On this land that belongs to God
February 6, 2009 11:31 PM   Subscribe

On the Militant Trail [Most recent of four articles with links to preceding pieces] Renowned Asia Times correspondent Syed Saleem Shahzad visits Peshawar, capital of Pakistan's North West Frontier Province and takes a journey with the Taliban through the Swat valley. His four-part series of articles examines the differing natures and strategies of various Taliban groups, describes a government counter-insurgency campaign gone seriously awry and finds indications that "a major battle will be fought in Pakistan before the annual spring offensive even begins in Afghanistan this year."
posted by Abiezer (15 comments total) 16 users marked this as a favorite

 
I'm still working my way through the articles. After reading a bit of the one you linked, I decided to go back and start at the beginning.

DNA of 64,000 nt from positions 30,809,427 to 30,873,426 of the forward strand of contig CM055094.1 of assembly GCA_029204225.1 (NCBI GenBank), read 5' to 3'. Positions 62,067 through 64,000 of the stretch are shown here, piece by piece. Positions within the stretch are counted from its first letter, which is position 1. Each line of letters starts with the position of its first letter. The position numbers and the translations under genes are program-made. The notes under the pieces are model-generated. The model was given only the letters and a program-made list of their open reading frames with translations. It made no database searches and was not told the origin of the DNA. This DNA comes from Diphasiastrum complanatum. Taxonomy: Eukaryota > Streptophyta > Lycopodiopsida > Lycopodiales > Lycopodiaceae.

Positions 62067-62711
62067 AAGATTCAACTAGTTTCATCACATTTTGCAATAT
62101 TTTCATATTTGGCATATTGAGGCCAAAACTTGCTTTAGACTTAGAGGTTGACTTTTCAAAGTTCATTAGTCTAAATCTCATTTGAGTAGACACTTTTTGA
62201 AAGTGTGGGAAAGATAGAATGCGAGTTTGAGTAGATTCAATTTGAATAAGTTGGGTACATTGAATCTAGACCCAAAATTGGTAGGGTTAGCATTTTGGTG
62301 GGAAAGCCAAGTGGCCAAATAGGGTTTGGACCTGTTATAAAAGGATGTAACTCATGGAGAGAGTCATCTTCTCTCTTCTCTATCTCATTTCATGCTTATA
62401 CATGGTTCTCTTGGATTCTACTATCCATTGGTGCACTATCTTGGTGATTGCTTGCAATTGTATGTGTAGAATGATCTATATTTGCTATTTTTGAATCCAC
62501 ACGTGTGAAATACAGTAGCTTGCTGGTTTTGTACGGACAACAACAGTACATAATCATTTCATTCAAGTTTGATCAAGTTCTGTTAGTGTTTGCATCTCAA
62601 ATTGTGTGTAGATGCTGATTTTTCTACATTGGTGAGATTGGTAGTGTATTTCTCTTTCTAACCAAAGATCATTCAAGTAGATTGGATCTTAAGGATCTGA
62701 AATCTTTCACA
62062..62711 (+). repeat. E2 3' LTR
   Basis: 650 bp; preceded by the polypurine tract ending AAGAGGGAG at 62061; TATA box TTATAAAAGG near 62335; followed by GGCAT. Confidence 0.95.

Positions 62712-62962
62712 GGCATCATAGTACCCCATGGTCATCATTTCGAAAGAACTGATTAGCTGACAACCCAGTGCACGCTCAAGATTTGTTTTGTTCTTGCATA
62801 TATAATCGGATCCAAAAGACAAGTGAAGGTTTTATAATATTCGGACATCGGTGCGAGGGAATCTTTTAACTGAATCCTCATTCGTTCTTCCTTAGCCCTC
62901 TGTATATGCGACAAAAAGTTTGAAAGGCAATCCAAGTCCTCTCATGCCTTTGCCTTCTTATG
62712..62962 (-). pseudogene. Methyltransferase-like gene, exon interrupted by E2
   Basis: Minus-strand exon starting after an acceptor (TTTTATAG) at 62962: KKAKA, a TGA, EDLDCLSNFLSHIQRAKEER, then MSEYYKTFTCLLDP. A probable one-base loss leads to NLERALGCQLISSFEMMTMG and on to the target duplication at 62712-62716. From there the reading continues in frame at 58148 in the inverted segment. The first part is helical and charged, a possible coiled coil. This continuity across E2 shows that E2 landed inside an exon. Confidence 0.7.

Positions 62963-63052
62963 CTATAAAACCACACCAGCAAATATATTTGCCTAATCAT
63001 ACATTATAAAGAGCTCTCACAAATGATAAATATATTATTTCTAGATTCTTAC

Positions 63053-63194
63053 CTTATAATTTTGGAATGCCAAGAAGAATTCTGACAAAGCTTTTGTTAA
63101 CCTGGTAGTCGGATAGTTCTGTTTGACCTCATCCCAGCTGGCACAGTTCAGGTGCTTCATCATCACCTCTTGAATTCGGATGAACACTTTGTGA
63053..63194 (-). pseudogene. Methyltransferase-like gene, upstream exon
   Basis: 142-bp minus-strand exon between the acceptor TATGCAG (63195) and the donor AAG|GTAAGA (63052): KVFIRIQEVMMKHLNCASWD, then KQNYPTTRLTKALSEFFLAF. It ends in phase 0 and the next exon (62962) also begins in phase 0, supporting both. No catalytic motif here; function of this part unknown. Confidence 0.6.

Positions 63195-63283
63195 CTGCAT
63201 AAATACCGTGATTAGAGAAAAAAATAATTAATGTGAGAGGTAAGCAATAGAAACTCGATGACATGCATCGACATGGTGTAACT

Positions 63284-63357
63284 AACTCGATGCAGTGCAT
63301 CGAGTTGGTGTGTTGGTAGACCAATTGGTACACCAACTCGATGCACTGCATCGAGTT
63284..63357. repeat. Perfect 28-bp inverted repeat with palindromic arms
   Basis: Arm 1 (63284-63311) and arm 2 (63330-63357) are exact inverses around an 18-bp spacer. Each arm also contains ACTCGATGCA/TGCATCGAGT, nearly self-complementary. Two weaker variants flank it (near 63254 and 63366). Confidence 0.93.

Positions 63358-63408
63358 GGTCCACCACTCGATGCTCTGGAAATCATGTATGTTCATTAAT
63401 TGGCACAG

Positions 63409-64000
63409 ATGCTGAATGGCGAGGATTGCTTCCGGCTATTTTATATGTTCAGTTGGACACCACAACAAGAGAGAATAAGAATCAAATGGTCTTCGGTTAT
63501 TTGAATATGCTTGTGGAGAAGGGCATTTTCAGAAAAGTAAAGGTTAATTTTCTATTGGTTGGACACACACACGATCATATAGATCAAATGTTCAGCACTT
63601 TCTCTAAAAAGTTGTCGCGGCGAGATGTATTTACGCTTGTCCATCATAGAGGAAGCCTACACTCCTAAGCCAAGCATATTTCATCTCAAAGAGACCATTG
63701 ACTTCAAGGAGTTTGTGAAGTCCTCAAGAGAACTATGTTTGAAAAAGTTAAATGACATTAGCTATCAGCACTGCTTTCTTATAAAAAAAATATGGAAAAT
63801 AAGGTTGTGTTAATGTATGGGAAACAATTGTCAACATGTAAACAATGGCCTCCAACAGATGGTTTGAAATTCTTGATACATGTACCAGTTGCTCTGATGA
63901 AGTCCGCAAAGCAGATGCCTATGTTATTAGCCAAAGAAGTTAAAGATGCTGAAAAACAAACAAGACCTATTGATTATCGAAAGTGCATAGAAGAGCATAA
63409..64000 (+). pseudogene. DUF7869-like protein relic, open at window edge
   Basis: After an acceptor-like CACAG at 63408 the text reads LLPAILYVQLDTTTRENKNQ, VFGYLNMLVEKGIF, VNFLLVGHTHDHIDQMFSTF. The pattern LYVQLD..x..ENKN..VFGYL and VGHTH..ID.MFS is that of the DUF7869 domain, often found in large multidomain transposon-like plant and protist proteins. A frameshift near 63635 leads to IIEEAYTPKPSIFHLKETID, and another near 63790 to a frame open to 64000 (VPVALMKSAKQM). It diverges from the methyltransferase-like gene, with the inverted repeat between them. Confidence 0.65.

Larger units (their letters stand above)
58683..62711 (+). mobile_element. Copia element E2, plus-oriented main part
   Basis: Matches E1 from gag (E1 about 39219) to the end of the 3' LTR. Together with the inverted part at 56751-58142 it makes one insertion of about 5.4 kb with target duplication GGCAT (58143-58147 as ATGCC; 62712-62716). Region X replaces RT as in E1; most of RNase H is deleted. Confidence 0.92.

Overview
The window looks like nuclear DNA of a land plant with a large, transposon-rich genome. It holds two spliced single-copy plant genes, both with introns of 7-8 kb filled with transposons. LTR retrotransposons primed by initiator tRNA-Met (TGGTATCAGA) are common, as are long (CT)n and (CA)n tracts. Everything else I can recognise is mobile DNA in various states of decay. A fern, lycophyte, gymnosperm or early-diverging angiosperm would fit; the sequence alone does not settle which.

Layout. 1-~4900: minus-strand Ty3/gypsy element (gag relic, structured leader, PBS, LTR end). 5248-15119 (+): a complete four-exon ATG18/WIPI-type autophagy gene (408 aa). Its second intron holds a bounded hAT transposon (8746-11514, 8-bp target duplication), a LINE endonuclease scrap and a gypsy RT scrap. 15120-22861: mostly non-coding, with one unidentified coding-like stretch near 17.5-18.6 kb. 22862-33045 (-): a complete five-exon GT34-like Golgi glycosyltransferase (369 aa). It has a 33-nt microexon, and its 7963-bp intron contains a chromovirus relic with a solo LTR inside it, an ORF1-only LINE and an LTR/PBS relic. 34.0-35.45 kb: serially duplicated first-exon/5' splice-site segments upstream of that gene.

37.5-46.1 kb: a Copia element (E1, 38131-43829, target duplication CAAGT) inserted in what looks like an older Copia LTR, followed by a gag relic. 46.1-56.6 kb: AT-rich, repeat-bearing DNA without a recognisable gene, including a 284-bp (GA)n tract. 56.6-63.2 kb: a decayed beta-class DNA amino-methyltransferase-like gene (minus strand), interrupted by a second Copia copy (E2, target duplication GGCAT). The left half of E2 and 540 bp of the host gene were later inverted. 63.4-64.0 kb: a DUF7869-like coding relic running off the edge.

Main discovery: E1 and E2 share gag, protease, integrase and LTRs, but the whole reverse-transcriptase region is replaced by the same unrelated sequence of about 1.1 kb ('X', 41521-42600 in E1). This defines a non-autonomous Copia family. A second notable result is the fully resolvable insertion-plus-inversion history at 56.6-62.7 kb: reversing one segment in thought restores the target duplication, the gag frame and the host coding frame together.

Incredibly interesting. Thanks for the post.
posted by dejah420 at 12:15 AM on February 7, 2009


Fantastic post.

What a great series of articles.
posted by sien at 12:58 AM on February 7, 2009


Wow, a lot to think about here.

I think the idea of the Taliban as agents of social reform is an interesting one. Not that I'd want to live in their society, myself, but you can see how their message against corruption or mistreatment of the poor really would take root in a place like Pakistan, particularly in Peshawar. Not to keep banging on about cricket, but part of the appeal of a player like Imran Khan was because of his idea that players on the national team should be there because of their merit, not because their place on the team was bought by bribes or family influence. He's practically a saint in Pakistan and the Pakistani diaspora, no matter how many Jemimas he's mixed up with.